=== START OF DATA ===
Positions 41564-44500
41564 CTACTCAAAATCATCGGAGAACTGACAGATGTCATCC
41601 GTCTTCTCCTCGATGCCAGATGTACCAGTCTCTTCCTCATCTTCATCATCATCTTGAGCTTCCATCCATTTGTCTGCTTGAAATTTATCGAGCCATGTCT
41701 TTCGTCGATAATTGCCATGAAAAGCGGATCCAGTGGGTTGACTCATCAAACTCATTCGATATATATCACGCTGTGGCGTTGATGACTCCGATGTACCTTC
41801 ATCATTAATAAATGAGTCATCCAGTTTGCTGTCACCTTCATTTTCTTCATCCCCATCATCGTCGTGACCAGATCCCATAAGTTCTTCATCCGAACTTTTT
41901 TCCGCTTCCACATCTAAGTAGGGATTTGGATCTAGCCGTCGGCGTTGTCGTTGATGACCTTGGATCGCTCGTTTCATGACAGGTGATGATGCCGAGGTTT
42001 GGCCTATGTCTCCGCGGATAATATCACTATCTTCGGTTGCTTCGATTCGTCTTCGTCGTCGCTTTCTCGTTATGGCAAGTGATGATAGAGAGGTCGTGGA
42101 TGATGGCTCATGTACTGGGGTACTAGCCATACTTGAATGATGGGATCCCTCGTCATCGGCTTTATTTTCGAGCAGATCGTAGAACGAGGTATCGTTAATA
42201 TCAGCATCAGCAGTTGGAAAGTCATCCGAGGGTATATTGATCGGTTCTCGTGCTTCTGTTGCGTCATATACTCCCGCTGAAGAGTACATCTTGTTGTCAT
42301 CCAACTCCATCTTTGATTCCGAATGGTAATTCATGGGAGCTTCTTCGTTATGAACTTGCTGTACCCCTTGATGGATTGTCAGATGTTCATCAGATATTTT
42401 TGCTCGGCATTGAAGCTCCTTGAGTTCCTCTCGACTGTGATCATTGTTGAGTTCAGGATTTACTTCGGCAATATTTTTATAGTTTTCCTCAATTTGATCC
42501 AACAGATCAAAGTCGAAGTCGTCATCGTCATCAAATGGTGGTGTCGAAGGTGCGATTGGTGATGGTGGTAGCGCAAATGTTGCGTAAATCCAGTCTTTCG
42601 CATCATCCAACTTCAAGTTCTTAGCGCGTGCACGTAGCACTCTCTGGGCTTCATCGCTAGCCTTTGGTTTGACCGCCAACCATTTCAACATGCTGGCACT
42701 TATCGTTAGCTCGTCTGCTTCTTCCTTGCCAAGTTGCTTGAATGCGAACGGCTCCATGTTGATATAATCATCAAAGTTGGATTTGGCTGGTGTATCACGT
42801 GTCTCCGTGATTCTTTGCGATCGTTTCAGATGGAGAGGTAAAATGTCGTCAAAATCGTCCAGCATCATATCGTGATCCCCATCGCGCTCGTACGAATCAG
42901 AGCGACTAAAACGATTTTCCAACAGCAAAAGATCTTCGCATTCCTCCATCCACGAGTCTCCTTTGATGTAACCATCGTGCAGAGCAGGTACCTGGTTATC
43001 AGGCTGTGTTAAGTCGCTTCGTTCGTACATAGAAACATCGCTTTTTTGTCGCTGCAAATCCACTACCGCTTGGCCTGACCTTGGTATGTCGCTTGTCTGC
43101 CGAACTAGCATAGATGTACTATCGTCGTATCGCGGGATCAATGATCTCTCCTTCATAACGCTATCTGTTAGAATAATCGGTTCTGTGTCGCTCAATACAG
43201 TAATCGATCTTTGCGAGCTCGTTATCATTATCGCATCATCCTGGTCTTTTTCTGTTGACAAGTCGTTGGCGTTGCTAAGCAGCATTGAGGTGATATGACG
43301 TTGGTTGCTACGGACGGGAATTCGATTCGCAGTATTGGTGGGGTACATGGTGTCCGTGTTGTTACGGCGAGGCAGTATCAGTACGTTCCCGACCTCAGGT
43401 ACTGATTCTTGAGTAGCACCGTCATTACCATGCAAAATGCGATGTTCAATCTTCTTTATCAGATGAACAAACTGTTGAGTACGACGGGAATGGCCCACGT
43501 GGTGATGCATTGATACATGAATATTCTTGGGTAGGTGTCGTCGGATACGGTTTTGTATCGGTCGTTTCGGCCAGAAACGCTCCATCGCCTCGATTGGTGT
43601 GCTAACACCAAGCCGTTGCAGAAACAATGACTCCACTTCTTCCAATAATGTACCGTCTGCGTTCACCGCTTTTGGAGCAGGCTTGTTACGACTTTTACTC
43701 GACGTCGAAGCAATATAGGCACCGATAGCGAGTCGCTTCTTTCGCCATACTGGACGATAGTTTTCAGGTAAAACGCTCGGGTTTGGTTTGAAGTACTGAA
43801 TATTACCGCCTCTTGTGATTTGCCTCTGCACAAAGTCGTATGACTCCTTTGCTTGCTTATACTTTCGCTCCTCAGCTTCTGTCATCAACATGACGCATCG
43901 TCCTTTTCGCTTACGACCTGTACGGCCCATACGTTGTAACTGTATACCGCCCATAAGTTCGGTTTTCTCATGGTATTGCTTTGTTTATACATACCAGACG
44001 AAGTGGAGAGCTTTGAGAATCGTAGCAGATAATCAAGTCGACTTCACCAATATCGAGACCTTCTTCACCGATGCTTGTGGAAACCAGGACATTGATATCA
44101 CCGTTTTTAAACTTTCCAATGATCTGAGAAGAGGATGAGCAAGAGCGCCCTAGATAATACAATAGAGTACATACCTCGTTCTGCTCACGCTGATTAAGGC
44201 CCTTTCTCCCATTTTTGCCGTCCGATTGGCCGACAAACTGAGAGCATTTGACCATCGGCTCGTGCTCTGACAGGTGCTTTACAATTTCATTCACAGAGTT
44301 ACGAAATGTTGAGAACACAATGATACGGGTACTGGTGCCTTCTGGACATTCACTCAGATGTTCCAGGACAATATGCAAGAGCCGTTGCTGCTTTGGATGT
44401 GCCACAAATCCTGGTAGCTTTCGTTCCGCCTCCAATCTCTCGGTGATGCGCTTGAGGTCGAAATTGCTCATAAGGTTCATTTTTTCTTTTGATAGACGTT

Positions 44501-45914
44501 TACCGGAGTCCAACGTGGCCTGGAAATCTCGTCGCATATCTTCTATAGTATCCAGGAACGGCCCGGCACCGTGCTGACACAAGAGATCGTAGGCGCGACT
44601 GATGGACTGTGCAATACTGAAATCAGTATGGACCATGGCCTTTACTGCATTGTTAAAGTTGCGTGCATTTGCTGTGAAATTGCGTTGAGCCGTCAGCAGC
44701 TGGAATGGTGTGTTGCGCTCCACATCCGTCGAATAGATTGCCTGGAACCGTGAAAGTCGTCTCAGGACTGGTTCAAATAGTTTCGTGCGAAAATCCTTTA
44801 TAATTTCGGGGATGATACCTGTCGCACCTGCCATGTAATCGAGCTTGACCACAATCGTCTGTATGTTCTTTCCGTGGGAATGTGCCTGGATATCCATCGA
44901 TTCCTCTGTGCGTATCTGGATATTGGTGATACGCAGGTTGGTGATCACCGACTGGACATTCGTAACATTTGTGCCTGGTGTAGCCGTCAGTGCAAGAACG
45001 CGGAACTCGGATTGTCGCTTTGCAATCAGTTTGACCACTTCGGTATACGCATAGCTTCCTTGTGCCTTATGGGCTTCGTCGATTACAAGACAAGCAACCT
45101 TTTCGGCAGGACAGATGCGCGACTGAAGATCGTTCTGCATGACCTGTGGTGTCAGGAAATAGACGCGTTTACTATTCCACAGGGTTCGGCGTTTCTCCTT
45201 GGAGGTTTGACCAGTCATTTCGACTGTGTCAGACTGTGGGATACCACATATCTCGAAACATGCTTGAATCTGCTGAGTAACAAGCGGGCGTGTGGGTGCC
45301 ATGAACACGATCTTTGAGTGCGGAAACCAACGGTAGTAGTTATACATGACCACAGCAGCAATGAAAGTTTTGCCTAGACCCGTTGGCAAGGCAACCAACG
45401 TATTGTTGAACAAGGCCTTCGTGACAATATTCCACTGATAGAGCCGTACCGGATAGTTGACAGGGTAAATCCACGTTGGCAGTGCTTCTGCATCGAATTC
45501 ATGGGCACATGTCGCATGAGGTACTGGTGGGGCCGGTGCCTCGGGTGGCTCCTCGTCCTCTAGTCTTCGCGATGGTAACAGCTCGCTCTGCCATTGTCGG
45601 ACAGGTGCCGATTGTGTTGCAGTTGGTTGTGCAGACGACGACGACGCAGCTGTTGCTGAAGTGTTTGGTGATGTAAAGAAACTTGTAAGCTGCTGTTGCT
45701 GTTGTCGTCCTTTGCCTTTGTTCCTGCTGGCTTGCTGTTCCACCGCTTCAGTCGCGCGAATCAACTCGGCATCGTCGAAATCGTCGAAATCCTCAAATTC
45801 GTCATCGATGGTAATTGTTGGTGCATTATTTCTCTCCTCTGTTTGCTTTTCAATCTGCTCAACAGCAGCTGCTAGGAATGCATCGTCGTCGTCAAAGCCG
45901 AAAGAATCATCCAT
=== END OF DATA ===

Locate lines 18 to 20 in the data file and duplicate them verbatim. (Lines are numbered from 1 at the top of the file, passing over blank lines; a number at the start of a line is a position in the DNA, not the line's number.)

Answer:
43101 CGAACTAGCATAGATGTACTATCGTCGTATCGCGGGATCAATGATCTCTCCTTCATAACGCTATCTGTTAGAATAATCGGTTCTGTGTCGCTCAATACAG
43201 TAATCGATCTTTGCGAGCTCGTTATCATTATCGCATCATCCTGGTCTTTTTCTGTTGACAAGTCGTTGGCGTTGCTAAGCAGCATTGAGGTGATATGACG
43301 TTGGTTGCTACGGACGGGAATTCGATTCGCAGTATTGGTGGGGTACATGGTGTCCGTGTTGTTACGGCGAGGCAGTATCAGTACGTTCCCGACCTCAGGT